For people, nutrient-rich fruits and vegetables are pillars of any balanced diet. Does that mean they’re essential for our pets as well? Not quite, but many make for great treats and some can even play an important role in helping pets thrive.
Don’t forget that dogs, unlike cats, are naturally omnivorous. That means they’re far more likely to take an honest interest in your fruit salad or bed of greens.
5 safe fruits for dogs and cats
High-fiber, low-fat apples boast hefty portions of Vitamins A and C. However, be sure to exercise caution around apples. While the flesh (and even the peel) are perfectly safe, apple seeds and cores contain a cyanide-like substance. It can cause paralysis and death if ingested in excess. This is also true of pears and oranges.
A perfect bite-sized alternative to more traditional treats, blueberries are loaded with antioxidants to promote healthy cells and tissue. They also provide Vitamin C and fiber!
Skinned and safely cut into wedges, cantaloupes are a delicious, vitamin-rich treat. Potential benefits include everything from improved eyesight to reduced cancer risk.
The tart taste of cranberries isn’t for everybody, but the fruit has potential benefits for dogs, cats, and people alike. Rich in manganese, as well as Vitamins C and E, cranberries are pet-safe in nearly every form. Watch out for sugary cranberry products like cranberry juice and cranberry sauce which shouldn’t be fed to pets.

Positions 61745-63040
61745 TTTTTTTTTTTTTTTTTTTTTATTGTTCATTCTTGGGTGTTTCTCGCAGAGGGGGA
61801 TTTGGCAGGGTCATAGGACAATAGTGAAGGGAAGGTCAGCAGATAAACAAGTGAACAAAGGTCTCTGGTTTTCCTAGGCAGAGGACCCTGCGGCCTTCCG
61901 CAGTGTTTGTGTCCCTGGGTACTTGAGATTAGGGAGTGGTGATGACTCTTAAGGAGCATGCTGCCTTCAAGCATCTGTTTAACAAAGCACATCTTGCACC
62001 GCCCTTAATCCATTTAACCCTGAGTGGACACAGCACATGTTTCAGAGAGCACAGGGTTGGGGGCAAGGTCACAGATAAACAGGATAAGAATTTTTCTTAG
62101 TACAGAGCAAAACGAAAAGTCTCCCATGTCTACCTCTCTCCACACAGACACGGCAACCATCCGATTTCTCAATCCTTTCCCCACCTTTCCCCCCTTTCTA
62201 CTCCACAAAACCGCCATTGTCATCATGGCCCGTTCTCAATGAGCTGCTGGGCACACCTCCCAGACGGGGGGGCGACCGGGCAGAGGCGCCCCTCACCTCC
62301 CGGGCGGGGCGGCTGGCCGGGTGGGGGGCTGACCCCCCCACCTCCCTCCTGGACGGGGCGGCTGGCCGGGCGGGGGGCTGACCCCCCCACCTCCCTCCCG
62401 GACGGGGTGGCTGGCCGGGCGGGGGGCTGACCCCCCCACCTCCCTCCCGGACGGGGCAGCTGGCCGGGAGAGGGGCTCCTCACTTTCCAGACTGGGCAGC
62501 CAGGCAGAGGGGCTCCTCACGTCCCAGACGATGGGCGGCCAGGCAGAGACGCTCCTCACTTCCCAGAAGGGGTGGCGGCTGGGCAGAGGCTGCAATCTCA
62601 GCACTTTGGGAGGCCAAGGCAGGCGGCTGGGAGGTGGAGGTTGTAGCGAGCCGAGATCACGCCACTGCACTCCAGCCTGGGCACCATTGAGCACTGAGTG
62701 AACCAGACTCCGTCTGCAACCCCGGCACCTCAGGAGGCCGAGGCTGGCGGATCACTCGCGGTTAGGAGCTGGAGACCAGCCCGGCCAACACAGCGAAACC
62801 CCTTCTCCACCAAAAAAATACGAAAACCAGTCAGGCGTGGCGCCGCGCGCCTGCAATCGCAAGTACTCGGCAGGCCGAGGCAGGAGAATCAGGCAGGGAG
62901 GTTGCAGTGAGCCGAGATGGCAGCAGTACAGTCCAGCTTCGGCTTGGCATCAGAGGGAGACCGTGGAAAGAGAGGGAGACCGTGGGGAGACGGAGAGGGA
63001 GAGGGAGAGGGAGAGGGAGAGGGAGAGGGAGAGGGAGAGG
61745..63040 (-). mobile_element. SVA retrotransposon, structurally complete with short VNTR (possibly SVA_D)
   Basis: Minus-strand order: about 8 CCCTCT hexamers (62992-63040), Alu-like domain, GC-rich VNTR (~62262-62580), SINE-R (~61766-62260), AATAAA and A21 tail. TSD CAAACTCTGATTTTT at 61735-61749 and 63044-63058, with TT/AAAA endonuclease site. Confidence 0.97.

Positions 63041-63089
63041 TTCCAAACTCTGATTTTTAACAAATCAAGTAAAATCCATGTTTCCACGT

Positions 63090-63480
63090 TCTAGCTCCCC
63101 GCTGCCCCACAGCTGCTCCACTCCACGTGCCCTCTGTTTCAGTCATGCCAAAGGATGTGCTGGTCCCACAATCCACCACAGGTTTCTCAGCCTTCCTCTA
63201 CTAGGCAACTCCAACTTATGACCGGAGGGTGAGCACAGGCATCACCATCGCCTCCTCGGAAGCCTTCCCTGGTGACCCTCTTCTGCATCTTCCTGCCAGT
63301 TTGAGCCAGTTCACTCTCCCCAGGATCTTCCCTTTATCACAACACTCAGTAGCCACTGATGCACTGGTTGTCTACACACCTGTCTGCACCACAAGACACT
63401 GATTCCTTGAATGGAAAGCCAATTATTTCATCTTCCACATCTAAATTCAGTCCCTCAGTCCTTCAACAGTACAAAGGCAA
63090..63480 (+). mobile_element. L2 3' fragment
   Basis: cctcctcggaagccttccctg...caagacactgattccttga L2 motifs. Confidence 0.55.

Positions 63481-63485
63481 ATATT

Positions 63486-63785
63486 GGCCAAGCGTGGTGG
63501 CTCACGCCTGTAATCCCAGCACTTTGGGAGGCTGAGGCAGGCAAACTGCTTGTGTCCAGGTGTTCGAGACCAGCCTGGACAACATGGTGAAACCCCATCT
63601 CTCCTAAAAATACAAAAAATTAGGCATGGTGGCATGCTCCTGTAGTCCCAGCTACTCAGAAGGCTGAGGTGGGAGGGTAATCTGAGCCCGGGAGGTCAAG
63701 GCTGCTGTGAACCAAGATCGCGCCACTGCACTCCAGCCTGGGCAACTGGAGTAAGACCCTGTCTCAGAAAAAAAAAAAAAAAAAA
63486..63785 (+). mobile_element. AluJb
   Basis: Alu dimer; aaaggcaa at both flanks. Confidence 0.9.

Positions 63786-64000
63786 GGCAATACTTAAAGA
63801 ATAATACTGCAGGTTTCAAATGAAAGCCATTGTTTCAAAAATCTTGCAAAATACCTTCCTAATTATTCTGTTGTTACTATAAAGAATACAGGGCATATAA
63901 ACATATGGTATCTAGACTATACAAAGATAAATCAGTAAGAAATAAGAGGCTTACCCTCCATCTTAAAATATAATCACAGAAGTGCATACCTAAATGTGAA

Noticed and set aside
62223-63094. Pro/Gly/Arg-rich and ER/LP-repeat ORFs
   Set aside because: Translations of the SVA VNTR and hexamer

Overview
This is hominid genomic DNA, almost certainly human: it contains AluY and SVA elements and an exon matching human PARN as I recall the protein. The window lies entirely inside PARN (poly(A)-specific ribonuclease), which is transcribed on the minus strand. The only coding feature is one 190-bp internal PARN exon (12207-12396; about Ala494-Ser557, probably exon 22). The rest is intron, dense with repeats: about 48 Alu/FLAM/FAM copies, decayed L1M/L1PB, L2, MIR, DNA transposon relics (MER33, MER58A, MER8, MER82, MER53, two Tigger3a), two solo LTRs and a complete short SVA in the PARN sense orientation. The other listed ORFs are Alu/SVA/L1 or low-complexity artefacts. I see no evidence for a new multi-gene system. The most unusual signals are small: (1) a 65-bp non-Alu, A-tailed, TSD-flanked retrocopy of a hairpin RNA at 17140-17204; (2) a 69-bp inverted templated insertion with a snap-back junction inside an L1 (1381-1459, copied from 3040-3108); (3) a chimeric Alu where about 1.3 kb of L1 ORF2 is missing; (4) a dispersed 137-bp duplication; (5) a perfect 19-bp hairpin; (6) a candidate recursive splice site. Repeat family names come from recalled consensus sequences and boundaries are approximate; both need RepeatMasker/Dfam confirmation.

This picnic staple is the perfect summer fruit for a reason. Made up of 92% water, it's not just a tasty treat, but a hydrating one as well. Watermelon also supports your pet’s nerves and muscles with potassium, thiamin, and Vitamin-B6.
3 fruits that are dangerous for pets
The list of dangerous fruits is comparatively short, but that doesn’t mean pet owners should let their guard down.
Whether mashed onto toast or mixed into guacamole, avocados include a toxin called persin. Most is found on the outside of the fruit, but even a taste of the inner avocado can cause severe vomiting and diarrhea in pets.
Another tasty fruit harboring a poisonous secret, cherries contain cyanide. While harmless to humans, this small amount can be deadly for dogs and cats. Watch out for warning signs like dilated pupils and labored breathing if you suspect your pet may have eaten a cherry.
Both fresh grapes and raisins are known to cause kidney failure in dogs and cats. The American Kennel Club notes that they have observed this response in numerous breeds and that an animal’s age and sex do not seem to be a factor. Otherwise, details around how and why this response occurs remain scarce.
Just because a food isn’t toxic doesn’t mean it’s perfectly safe. In addition to keeping the above fruits out of reach, pet parents should take care to make sure a healthy snack doesn’t suddenly become a health risk. Large chunks of fruit and inedible portions like rinds, pits, and cores present a choking risk -- especially for small dogs and cats.
5 vegetables that pets can safely eat